Steve Reich won the Pulitzer Prize for music this year with his work Double Sextet, in which an ensemble consisting of flute, clarinet, violin, cello, vibraphone and piano plays against a recording of itself. It’s a technique called “phasing,” which Reich pioneered in the mid-60’s and returns to frequently. The idea is that the two forces—the recording and the live ensemble—begin playing in sync, but slowly shift away from one another, so that, eventually, one is playing in the other’s rests, and vice versa. From there, the groups either rejoin one another, or continue to diverge. Reich initially created the technique using bits of recorded dialogue, before composing phasing experiments for piano and violin. One of the high points in Reich’s canon, Drumming, uses the phasing technique with an arrangement for 8 bongo drums, 3 marimbas, 3 glockenspiels, 2 or 3 female voices, and a whistler—inspired by observing musicians during a trip to Africa, and studying with drummer Gideon Alorwoyie in Ghana.
Phasing is a sort of attempt to incorporate actual human experience into composition—something that Steve Reich has explored in a significant amount of his work. When the live ensemble playing Double Sextet or Drumming begins to fall out of sync with the recording, it’s an elaborately constructed replication of something that might happen by accident in real life. Also, it’s an acknowledgement that the process of making music can be as compelling, if not more compelling, than hearing something perfectly composed and executed. For example, there’s an incredible amount of beauty in hearing a singer struggle to hit a difficult note, or hearing a musician attempt to pull off a tricky phrase, because, in many ways, it mimics the everyday human experience—the everyday struggle, if you will.
Composed between 1974 and 1976, and recorded in 1978, Music for 18 Musicians exhibits Steve Reich beginning to move away from his early phasing experiments, but it has a similarly human organizing principle. The initial movement, “Pulses,” consists of eleven chords, immediately displaying more harmonic movement than most of Reich’s prior work. A movement is then dedicated to each of those eleven chords, using repetition of phrases to sustain them. The length of each movement is determined by the players’ breath—a clarinetist or vocalist with hold a note as long as possible as the ensemble deconstructs it. Subsequently, the entire piece can vary wildly in length, clocking in 11 minutes longer on the recording made for the Nonesuch label in 1998, simply because of the clarinetist’s breathing pattern.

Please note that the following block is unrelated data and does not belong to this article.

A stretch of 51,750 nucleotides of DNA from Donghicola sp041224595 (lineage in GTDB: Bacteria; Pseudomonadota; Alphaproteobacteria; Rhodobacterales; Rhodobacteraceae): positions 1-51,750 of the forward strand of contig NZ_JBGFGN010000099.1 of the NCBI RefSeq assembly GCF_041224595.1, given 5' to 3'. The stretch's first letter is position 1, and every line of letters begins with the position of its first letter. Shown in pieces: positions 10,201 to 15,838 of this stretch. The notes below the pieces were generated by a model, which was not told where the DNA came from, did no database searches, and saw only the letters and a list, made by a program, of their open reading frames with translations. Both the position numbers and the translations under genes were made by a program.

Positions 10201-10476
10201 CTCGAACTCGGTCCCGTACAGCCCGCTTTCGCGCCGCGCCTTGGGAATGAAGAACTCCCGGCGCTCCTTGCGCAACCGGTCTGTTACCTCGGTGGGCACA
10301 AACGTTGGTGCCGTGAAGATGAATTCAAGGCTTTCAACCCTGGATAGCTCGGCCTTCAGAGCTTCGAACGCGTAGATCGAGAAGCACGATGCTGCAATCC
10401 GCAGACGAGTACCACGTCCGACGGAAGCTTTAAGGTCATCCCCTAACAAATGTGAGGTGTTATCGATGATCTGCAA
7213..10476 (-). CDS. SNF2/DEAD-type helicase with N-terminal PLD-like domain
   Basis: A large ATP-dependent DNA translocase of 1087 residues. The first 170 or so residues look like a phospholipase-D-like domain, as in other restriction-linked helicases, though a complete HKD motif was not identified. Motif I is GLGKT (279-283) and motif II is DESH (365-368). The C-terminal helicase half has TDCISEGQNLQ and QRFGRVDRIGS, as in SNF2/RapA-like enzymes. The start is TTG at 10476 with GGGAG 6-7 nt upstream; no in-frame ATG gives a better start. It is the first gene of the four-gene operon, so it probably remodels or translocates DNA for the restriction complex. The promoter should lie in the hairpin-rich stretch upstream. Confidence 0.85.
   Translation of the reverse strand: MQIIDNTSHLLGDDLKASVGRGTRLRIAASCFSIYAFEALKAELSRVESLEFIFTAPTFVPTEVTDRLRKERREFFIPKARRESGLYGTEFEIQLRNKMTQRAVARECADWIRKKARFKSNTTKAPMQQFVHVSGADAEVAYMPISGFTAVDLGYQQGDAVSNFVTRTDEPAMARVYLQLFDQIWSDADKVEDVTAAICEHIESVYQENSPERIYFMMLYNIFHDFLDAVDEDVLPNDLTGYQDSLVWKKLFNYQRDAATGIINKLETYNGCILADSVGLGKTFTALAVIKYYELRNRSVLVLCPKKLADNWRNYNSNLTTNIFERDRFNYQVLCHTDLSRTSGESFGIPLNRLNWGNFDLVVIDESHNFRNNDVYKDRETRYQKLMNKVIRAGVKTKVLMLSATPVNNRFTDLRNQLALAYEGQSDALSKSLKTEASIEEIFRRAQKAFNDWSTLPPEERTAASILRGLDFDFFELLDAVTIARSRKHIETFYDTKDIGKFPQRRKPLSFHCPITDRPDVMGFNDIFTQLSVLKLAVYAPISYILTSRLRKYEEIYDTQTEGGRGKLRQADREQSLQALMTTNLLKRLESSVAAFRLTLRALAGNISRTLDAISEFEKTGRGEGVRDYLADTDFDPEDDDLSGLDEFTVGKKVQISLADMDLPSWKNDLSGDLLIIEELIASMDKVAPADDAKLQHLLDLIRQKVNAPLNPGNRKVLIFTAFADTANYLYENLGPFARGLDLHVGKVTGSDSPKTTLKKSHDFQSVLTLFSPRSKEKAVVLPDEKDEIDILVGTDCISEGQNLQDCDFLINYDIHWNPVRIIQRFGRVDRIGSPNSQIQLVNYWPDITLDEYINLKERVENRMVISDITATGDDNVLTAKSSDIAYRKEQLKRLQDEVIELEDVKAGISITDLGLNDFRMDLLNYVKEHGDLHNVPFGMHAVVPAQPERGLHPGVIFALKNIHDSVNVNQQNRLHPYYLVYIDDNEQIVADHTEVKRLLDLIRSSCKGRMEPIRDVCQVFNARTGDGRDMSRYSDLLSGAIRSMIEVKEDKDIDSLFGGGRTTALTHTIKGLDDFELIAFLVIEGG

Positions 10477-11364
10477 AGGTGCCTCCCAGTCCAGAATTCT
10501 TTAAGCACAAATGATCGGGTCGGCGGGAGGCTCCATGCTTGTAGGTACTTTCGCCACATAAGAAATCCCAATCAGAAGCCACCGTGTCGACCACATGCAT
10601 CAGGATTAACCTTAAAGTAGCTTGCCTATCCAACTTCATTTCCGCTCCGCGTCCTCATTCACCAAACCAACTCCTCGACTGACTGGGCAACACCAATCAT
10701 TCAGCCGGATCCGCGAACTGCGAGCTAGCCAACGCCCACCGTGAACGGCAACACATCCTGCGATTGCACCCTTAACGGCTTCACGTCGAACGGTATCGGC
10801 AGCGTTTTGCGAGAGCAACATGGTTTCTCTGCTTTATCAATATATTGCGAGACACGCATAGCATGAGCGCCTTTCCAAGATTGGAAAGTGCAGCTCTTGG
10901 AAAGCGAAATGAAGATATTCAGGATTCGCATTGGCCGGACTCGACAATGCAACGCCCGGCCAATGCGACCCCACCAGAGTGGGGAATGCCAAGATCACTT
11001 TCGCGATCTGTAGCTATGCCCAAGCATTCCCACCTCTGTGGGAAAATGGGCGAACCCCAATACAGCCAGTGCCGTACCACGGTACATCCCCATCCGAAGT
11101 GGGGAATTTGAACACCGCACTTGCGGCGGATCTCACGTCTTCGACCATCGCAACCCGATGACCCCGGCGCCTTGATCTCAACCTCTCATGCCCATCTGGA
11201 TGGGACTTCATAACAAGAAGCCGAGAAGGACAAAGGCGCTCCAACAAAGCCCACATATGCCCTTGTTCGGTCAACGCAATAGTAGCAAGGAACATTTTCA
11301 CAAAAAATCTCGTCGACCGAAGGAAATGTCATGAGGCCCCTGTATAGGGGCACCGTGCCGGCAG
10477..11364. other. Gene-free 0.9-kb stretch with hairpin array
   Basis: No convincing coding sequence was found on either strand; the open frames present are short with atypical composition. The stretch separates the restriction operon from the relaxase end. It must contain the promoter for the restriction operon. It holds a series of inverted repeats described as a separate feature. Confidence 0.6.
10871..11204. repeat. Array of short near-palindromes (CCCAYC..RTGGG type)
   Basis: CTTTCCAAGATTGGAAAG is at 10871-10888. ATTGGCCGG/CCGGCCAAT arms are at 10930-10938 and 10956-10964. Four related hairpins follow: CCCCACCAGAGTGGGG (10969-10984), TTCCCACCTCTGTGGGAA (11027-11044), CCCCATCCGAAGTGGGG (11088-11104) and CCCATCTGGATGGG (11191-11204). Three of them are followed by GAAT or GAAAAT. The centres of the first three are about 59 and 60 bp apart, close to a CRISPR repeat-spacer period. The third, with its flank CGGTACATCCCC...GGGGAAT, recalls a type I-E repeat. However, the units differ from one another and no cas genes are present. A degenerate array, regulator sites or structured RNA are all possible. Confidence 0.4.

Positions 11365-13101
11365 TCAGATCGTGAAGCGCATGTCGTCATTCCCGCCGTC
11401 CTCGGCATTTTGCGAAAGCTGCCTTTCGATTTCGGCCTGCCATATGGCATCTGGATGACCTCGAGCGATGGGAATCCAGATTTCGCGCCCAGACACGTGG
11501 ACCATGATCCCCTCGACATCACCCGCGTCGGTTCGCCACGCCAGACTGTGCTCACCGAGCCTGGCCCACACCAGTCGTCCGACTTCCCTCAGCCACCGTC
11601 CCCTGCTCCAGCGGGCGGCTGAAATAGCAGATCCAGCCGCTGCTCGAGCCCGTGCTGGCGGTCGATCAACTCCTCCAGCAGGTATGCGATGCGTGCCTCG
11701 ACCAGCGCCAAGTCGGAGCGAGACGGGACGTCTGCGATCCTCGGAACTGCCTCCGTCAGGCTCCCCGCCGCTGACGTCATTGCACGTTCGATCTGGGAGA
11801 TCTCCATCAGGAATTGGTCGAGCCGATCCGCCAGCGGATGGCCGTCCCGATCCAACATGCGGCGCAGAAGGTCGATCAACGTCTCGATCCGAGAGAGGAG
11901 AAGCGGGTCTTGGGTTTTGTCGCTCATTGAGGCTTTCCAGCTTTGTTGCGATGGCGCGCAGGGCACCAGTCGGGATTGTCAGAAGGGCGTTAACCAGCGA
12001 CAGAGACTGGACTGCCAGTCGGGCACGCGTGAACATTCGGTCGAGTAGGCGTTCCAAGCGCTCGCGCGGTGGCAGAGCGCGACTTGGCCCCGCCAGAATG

Like breathing, Music for 18 Musicians is a easy, forward push. It remains constant for the 56 minute duration of the piece, continuing “without orgasm” (as the 1979 review of the recording in Rolling Stone implied) until the final movement. Because it focuses on breath, Reich’s work captures the simple beauty of walking around, or of riding the train—the fact that there’s always a flurry of activity going on, even in the calmest of actions. The air flowing in and out of your body. The repetition of your heartbeat. The blood flowing through your veins. The molecules dancing around you. The buzz of life—all of those exact same things happening, inexplicably, for someone else—five-hundred feet, fifty feet, five feet away. The imagined, subtly choreographed activity of your block, the city, the world. It is, without exaggeration, one of the most deeply moving pieces of music ever written.
Steve Reich has had an immeasurable influence on just about every genre of music—so much so that Music for 18 Musicians could probably have worked its way into our top ten for academic reasons alone. The minimalist ideas in his best known work have found their way into all stripes of electronic and dance music (that Rolling Stone review, funnily enough, refers to Music for 18 Musicians and Philip Glass’s Einstein on the Beach as “trance” music). His early experiments with phasing and tape loops laid the groundwork for hip-hop production techniques. The suspension without release of Music for 18 Musicians is basically the reason for the existence of a ton of post-rock bands, from Tortoise to Godspeed You! Black Emperor (or wherever they’re putting the exclamation mark these days.) Sonic Youth and the Orb have brought Reich’s music in more tangible ways into the pop marketplace. Ultimately, though, Music for 18 Musicians gets the penultimate slot in our countdown of favorite albums from 1978 because it’s as uncommonly beautiful as the act of breathing, and just as mysterious.
-Martin Brown, 2009